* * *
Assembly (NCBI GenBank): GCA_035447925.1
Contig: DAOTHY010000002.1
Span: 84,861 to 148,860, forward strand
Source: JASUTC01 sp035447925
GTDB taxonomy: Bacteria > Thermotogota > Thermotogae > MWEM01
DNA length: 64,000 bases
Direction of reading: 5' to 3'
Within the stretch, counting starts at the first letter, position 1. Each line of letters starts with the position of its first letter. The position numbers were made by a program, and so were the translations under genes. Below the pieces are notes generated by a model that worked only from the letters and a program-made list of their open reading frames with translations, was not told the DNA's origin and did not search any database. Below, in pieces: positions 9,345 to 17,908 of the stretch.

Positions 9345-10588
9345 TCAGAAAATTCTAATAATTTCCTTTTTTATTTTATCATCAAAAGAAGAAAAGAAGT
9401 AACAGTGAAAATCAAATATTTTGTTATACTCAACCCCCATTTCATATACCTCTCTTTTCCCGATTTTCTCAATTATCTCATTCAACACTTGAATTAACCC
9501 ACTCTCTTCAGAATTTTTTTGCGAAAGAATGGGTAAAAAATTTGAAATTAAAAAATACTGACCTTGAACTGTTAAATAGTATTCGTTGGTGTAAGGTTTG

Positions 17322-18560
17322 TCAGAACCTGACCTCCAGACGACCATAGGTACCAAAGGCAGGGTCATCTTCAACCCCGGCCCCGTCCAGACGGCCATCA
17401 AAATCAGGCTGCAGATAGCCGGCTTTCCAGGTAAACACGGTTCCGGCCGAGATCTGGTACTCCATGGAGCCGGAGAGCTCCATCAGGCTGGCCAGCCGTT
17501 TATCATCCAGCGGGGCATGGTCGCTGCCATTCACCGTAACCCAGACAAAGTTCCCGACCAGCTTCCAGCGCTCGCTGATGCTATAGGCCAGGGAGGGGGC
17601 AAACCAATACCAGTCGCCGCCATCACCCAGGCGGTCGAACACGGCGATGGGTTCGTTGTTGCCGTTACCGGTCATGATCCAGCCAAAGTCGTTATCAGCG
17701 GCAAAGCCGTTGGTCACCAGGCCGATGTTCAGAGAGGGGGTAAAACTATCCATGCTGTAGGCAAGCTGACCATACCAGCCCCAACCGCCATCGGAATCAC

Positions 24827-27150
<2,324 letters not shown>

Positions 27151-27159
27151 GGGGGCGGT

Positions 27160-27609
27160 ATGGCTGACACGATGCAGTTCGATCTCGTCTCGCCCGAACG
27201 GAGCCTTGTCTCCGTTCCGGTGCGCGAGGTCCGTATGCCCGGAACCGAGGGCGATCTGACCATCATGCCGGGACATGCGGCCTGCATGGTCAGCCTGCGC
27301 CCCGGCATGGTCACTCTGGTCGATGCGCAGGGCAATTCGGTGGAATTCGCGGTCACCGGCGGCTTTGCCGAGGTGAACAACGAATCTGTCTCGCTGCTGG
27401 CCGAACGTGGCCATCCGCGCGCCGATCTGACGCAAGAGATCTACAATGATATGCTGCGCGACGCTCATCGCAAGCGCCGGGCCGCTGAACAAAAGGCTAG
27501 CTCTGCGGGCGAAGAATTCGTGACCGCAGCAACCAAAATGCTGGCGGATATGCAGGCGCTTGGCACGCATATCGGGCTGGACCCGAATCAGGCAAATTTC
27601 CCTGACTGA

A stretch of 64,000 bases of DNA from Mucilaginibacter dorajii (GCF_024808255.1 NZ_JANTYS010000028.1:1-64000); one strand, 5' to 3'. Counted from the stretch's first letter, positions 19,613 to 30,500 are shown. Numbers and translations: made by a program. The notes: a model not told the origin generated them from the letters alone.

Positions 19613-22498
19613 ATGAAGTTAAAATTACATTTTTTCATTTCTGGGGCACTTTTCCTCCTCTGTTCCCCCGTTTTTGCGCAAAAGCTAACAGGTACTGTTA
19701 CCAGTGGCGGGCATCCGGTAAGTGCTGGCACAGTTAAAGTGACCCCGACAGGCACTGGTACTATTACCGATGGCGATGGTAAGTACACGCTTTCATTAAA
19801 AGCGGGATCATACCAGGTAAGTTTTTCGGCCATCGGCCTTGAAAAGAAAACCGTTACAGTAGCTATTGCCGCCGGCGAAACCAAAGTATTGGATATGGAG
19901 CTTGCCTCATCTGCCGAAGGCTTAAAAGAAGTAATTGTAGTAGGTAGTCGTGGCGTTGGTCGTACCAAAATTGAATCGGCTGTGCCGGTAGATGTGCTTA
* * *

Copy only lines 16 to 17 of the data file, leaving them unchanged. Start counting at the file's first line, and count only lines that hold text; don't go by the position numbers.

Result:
17501 TATCATCCAGCGGGGCATGGTCGCTGCCATTCACCGTAACCCAGACAAAGTTCCCGACCAGCTTCCAGCGCTCGCTGATGCTATAGGCCAGGGAGGGGGC
17601 AAACCAATACCAGTCGCCGCCATCACCCAGGCGGTCGAACACGGCGATGGGTTCGTTGTTGCCGTTACCGGTCATGATCCAGCCAAAGTCGTTATCAGCG